These rules of engagement are meant to minimize feelings of jealousy and protect the core relationship from disintegrating. But they also signal commitment to each other in the relationship. With a set of rules in place, the individuals in the core relationship can still have a strong commitment to each other and can still be faithful in an extended sense of the word, and—by following the rules strictly—they can avoid committing acts of infidelity and avoid falling in love with their outside partners.

Research suggests that open relationships are most likely to succeed when the couple has discussed and written down the rules, and they engage in full disclosure of the details of the extra-relational rendezvous to the extent that it is desired by both parties (Taormino, 2008).

Polyamory is a variation on the open relationship structure. Polyamory is characterized by simultaneous consensual romantic, sexual, and/or affective relationships with multiple partners. Polyamory differs from swinging in focusing on long-term, emotionally intimate relationships, from polygamy with its equality of access to others for all gender and from adultery with its emphasis on honesty and full disclosure of the relationships to all participants. The structure of polyamory can take various forms, ranging from a core relationship with ancillary lovers, triads and quads with three or four people constituting the core unit, or V-structures where one individual is equally romantically involved with two or more people who are not themselves romantically involved.

One of the goals of this type of family or relationship structure is to combine romantic love and emotional intimacy with equality and compersion, two ideals that traditionally have been in stark opposition to each other in Western culture. "Compersion" refers to the positive feeling one gets when one's lover or partner is enjoying sex with another person or is getting gratification from being in love with another person. This feeling is consistent with also experiencing feelings of jealousy (also known in poly communities as ‘wibble’), but in order for feelings and expressions of compersion to be genuine, the partner temporarily “left behind” may need to constrain or eradicate his or her jealous feelings—or at the very least abstain from expressing them.

Another important hallmark of polyamory is that it encourages women’s sexual subjectivity. Deborah Tolman defines sexual subjectivity as “a person’s experience of herself as a sexual being, who feels entitled to sexual pleasure and sexual safety, who makes active sexual choices, and who has an identity as a sexual being." Women without sexual subjectivity are sexually silenced in the sense of being defined by masculine desires and ideals. In the context of polyamorous relationships, women are sometimes able to regain their sexual subjectivity, transgress standard gender roles and power relationships and recreate their own social roles.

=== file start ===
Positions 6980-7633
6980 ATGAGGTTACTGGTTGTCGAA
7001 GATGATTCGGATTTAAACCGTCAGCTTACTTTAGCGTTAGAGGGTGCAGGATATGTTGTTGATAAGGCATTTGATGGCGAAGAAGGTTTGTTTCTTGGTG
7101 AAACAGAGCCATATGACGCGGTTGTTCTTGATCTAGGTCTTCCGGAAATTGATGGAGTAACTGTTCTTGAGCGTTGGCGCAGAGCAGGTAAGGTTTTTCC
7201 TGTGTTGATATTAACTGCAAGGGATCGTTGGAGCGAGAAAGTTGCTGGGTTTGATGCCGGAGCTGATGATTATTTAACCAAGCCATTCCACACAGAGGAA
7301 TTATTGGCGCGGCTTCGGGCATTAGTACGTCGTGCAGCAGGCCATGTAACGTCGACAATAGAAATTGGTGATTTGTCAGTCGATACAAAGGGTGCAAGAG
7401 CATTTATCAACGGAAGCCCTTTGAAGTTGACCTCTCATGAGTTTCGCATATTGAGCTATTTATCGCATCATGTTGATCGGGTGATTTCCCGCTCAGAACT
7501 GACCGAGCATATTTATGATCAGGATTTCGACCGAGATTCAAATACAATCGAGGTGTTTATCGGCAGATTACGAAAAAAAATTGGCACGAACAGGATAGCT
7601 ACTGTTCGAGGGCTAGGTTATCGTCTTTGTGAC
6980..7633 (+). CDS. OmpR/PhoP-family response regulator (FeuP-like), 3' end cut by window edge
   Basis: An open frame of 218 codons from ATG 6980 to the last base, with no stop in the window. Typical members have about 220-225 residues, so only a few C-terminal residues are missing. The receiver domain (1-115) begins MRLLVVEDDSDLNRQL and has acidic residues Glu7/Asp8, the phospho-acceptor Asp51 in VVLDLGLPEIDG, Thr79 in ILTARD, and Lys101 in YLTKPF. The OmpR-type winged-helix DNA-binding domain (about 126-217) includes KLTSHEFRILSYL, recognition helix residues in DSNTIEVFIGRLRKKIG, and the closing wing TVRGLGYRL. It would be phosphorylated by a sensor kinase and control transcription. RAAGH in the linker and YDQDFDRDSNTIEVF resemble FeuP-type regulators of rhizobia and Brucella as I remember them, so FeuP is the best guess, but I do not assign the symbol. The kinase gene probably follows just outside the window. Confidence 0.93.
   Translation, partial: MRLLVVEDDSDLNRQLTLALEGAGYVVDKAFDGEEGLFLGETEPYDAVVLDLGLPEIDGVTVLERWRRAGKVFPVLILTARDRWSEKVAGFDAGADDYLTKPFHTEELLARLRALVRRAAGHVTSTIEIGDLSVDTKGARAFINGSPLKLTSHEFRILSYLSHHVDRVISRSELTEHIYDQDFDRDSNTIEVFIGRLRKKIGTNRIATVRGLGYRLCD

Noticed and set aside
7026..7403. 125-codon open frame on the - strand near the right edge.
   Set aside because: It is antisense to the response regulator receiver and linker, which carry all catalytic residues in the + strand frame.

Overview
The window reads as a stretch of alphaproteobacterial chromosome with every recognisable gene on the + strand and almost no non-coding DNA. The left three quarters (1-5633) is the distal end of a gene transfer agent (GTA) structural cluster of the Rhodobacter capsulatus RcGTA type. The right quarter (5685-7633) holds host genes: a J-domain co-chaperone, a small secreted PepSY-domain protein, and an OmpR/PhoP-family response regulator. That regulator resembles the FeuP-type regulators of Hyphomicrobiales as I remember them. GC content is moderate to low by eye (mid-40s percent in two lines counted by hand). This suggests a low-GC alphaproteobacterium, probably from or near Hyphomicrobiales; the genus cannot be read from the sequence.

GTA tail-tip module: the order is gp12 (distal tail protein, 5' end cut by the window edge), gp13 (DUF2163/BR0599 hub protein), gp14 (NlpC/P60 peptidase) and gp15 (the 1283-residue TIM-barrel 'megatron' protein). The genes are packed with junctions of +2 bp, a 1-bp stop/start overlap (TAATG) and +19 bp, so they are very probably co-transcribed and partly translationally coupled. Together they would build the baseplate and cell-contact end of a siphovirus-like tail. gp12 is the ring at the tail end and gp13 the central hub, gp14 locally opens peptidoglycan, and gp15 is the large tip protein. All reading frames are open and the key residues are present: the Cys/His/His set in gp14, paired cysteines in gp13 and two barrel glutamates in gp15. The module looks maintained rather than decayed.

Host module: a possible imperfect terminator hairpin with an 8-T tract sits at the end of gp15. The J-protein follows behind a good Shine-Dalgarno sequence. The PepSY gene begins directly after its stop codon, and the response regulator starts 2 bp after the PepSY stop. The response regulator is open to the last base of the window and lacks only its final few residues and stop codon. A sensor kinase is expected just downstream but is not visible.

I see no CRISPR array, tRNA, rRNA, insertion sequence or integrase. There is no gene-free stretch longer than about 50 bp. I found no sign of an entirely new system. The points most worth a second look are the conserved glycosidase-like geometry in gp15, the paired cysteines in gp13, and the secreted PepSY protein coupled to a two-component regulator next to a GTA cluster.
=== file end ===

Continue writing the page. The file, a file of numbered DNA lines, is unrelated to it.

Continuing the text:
To minimize feelings of jealousy and betrayal, poly people often implement rules similar to those implemented by people in open relationships—in this case for lovers that are not among the people in the core structure of the polyamorous relationship (the rules may prohibit unprotected sex, anal sex, genital sex, BDSM, deep kissing, intimate caressing, fondling, intimate sexual positions and fluid-bonding).

Two of the main challenges in polyamorous relationships are exactly those ideals that these communities strive toward, viz. equality and compersion. Equality ideally requires disavowing secret hierarchies, for example, not favoring or being more affectionate toward new loves, as well as a mutually understood opposition to traditional masculine power structures. Compersion involves eliminating our (cultivated) feelings of jealousy and betrayal when a romantic partner is being emotionally or sexually intimate with another sexual partner.

One of the dominant reasons cited for not wanting to be in an open or polyamorous relationship and for prohibiting non-exclusivity in relationships is that non-exclusivity leads to jealousy, which is potentially destructive to the relationship. It is questionable, however, that the risk that jealousy destroys the core relationship can justify an exclusivity requirement. Although jealousy is a powerful emotion that can be destructive to relationships, not all jealousy is justified, and it is certainly not obvious that jealousy relating to your partner experiencing intense sexual pleasure outside of your relationship is always a justified emotion.

Berit "Brit" Brogaard is the author of On Romantic Love.

Oxford University Press, used with permission
Source: Oxford University Press, used with permission

References

Taormino, T. (2008). Opening Up: A Guide to Creating and Sustaining Open Relationships, Jersey City: Cleis Press.

McKeever N. (2014). Romantic Love and Monogamy: A Philosophical Exploration, Thesis Submitted for the degree of PhD, Department of Philosophy, University of Sheffield January 2014.

McKeever N. (2015), “Is the Requirement of Sexual Exclusivity Consistent with Romantic Love?”, Journal of Applied Philosophy, Article first published online: 23 SEP 2015 DOI: 10.1111/japp.12157.